Meetings, meetings, meetings! But maybe that’s a foretaste of the soon-to-be EU of twenty-five members. As we noted, Tony Blair met on Saturday (20 Sept.) with Gerhard Schröder and Jacques Chirac in Berlin. Then on Sunday he met back at Chequers (the British Prime Minister’s country residence) with Spanish premier José Maria Aznar. (Those were surely discussions most suited to Blair’s day of rest, as he and Aznar see much more eye-to-eye on international issues these days than do his interlocutors in Berlin.) As for Gerhard Schröder, he met yesterday with Polish Prime Minister Leszek Miller – just before flying yesterday evening to New York, for that all-important opening of the UN General Assembly and tête-à-tête with President Bush.
The German papers hardly gave front-page coverage to this meeting between Schröder and Miller (which took place at the conference center attached to the Schalke stadium in Gelsenkirchen, in the Ruhr area – Schalke are a famous German first-division football team, by the way). By and large that treatment was devoted to the overwhelming victory in the Bavarian state elections over the weekend for Edmund Stoiber’s Christian Socialist Union party – something that, unfortunately, EuroSavant isn’t all that interested in, although it has given rise to speculation that Stoiber is now rarin’ to take on Gerhard Schröder again in an electoral fight for the Chancellorship, when the time for that comes ’round again, of course.
That lack of press coverage was unfortunate, because Schröder and Miller had a lot to talk about in Gelsenkirchen. For one, they seem to have some hard-to-bridge differences over the draft EU Constitution, and this just a little over a week before the big EU Intergovernmental Conference (IGC) opens on October 4. Interestingly, according to an article previewing the Schröder/Miller summit in the Frankfurter Allgemeine Zeitung entitled No Unbundling of the EU Constitution-Package, it looks like Germany is considering deploying its big financial guns to try to get its way here. Foreign Minister Joschka Fischer is quoted by the FAZ as saying as early as the beginning of September that, in his view, EU expansion, the adoption of the draft Constitution, and negotiations over EU finances – which have much to do with how much financial help of various kinds Poland gets upon entering the EU – all constitute an interrelated package. Subtext: If you want to get the money you expect, you better show some give on the Constitution. But let’s leave any further discussion of those negotiations to the near future. With the start of the IGC coming up soon, it’s guaranteed that we’ll get back to this subject soon, and in considerably more detail.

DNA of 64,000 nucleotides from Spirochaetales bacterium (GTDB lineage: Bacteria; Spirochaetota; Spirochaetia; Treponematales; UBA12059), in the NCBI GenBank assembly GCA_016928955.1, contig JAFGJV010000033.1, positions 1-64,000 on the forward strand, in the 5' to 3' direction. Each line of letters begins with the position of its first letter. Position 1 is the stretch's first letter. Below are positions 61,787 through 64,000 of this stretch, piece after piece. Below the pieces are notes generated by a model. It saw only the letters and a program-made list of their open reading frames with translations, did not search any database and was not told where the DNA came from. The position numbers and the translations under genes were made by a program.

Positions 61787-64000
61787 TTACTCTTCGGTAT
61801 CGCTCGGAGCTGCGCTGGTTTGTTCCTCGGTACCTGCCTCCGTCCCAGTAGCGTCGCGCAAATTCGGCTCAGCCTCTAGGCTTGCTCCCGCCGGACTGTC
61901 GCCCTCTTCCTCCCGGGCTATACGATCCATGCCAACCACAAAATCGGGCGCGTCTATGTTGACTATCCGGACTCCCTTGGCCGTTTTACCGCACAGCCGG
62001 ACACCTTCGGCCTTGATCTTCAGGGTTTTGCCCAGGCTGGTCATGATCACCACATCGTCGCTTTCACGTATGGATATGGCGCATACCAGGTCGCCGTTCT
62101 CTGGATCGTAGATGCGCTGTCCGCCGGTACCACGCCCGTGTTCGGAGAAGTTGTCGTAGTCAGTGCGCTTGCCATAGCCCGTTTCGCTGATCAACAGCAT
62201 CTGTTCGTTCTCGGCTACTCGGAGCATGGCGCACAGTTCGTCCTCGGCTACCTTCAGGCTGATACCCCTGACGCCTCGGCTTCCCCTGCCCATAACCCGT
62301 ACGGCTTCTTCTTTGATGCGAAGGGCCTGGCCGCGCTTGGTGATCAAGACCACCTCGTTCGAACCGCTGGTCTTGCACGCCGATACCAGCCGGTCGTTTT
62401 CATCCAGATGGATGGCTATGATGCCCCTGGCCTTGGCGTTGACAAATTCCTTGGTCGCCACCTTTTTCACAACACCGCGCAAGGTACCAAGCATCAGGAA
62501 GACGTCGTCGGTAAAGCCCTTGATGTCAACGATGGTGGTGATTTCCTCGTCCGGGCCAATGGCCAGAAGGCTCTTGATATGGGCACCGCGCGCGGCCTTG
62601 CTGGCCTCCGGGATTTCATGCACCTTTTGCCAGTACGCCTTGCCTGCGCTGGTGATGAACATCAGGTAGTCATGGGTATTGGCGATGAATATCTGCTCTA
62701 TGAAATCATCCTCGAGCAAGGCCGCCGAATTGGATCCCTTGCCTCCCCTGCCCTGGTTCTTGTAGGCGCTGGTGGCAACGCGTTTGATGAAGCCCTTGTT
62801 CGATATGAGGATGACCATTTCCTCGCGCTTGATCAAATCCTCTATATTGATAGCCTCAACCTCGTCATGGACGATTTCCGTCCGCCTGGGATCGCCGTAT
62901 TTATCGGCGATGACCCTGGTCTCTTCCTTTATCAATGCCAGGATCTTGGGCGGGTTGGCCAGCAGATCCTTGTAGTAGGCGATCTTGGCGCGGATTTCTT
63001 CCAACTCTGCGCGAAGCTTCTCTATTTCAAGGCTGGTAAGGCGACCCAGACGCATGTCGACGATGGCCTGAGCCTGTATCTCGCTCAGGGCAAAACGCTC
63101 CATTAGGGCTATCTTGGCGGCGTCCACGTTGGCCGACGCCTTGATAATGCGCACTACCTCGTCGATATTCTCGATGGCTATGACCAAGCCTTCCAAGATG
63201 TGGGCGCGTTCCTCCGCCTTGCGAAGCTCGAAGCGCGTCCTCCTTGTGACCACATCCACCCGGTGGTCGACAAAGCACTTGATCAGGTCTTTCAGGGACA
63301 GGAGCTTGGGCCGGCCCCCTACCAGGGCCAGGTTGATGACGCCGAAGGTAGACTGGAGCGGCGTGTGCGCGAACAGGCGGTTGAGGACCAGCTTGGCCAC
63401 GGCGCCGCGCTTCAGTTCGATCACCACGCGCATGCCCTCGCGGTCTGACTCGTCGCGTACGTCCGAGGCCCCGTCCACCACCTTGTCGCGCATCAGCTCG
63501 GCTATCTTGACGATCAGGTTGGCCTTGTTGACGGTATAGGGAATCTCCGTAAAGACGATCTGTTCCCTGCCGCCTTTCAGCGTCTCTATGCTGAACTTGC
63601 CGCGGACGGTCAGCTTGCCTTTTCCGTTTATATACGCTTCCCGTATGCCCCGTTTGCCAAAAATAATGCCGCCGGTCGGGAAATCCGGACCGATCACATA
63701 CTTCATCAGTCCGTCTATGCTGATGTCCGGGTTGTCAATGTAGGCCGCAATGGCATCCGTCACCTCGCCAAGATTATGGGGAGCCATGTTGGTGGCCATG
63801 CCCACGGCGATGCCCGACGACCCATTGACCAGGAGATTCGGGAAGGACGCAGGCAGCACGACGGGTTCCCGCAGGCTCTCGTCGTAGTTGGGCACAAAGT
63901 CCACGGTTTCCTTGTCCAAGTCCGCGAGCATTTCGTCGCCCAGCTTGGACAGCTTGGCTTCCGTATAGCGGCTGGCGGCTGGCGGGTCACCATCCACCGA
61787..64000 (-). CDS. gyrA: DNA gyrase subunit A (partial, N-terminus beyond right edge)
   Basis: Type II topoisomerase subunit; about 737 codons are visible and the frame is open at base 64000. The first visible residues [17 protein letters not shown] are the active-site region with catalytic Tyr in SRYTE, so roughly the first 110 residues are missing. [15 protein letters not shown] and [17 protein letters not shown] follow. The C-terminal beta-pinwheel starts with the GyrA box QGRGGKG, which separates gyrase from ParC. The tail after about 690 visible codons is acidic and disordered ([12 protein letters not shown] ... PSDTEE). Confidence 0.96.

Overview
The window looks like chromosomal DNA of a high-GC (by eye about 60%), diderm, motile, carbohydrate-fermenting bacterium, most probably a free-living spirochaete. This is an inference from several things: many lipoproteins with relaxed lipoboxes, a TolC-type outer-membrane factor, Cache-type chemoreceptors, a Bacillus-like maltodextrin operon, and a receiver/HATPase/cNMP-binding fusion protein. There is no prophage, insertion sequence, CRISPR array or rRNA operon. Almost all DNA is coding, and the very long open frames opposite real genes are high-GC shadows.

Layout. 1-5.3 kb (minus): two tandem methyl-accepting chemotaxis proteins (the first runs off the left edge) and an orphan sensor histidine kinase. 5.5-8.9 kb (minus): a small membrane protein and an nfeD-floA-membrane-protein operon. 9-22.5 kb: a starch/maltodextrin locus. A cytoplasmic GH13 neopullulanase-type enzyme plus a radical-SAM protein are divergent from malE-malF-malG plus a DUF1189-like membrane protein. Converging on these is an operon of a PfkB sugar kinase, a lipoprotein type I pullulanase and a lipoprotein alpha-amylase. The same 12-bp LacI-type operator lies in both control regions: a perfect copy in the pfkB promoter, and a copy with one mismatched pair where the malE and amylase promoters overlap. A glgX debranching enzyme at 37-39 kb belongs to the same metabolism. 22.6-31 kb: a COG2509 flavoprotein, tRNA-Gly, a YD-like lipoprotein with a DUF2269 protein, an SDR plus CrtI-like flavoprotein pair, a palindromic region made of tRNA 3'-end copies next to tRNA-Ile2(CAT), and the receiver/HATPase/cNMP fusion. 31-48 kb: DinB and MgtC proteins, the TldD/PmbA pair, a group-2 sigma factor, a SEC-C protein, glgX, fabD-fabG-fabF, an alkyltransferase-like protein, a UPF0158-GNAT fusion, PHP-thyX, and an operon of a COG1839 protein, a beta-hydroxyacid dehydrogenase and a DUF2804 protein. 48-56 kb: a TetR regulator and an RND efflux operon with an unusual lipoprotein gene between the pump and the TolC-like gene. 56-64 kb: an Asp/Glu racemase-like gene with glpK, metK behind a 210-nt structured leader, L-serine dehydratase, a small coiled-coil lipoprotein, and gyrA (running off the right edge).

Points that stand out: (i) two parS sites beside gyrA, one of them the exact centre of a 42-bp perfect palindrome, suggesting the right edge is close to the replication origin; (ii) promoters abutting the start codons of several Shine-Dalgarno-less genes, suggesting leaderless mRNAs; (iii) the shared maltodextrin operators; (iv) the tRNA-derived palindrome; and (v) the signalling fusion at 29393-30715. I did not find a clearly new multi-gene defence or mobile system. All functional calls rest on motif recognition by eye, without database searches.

At their meeting, the German and Polish heads of government also devoted considerable time to a controversy that arose over the summer – but is still simmering – about a proposal to erect a memorial called the Zentrum gegen Vertreibungen or “Center Against Expulsions,” in Berlin. This has considerably strained relations with Germany’s neighbors to the east, not just Poland; and it’s a dispute that gives me the opportunity to display a neat picture on these pages – a magazine cover, sorta kinky! – for the first time. (But you’ll have to click on “More…” to see it – ha ha!) (more…)
Today’s topic for a press review is of course the summit held yesterday in Berlin between the leaders of the EU’s “Big Three” – Germany’s Schröder, France’s Chirac, and Britain’s Blair. The subject on the table (but, as it turned out, not the only subject) was Iraq – where to go with regard to that country’s rebuilding process, what posture to take going into the crucial meetings around the opening of the UN General Assembly to occur this following week, and how to respond generally to the Americans’ patent need for a bit of assistance there.
You remember from our past discussion, here, that two of those three (Schröder and Chirac) already met last week, also in Berlin. Now, that occasion was supposedly not for the express purpose of meeting one-on-one per se, but rather to mark the first-ever joint session of the combined German and French cabinets in the German capital. That event had been planned in advance, but nonetheless it gave the two heads-of-cabinet a convenient opportunity to confer in advance of their meeting yesterday with Tony Blair, and confer they did.
What’s going on when there’s to be a three-way meeting, but two of the three have their own little meeting ahead of time? In such a case the suspicion has to arise that the thing has really metamorphosed into, in effect, a two-way meeting, between the already-met (in a posture of solidarity forged during their previous get-together) and the third, late arrival. And don’t forget yet another meeting still, that huge meeting later this week at the UN General Assembly, which will be attended by most of the involved heads of state, and which will be marked by meetings between Chirac and Schröder on the one hand and President Bush on the other – separate meetings with each. This three-way meeting in Berlin looks an awful lot like a training-session for those all-the-marbles meetings in New York. A by-now-common preparatory technique among politicians preparing for a big debate is to find a preliminary sparring partner who can best imitate the opponent that politician will face when he is later debating for real – could Tony Blair have unwittingly been fooled into assuming this role for Messrs. Schröder and Chirac, ahead of their one-on-one conversations with George W. Bush in New York?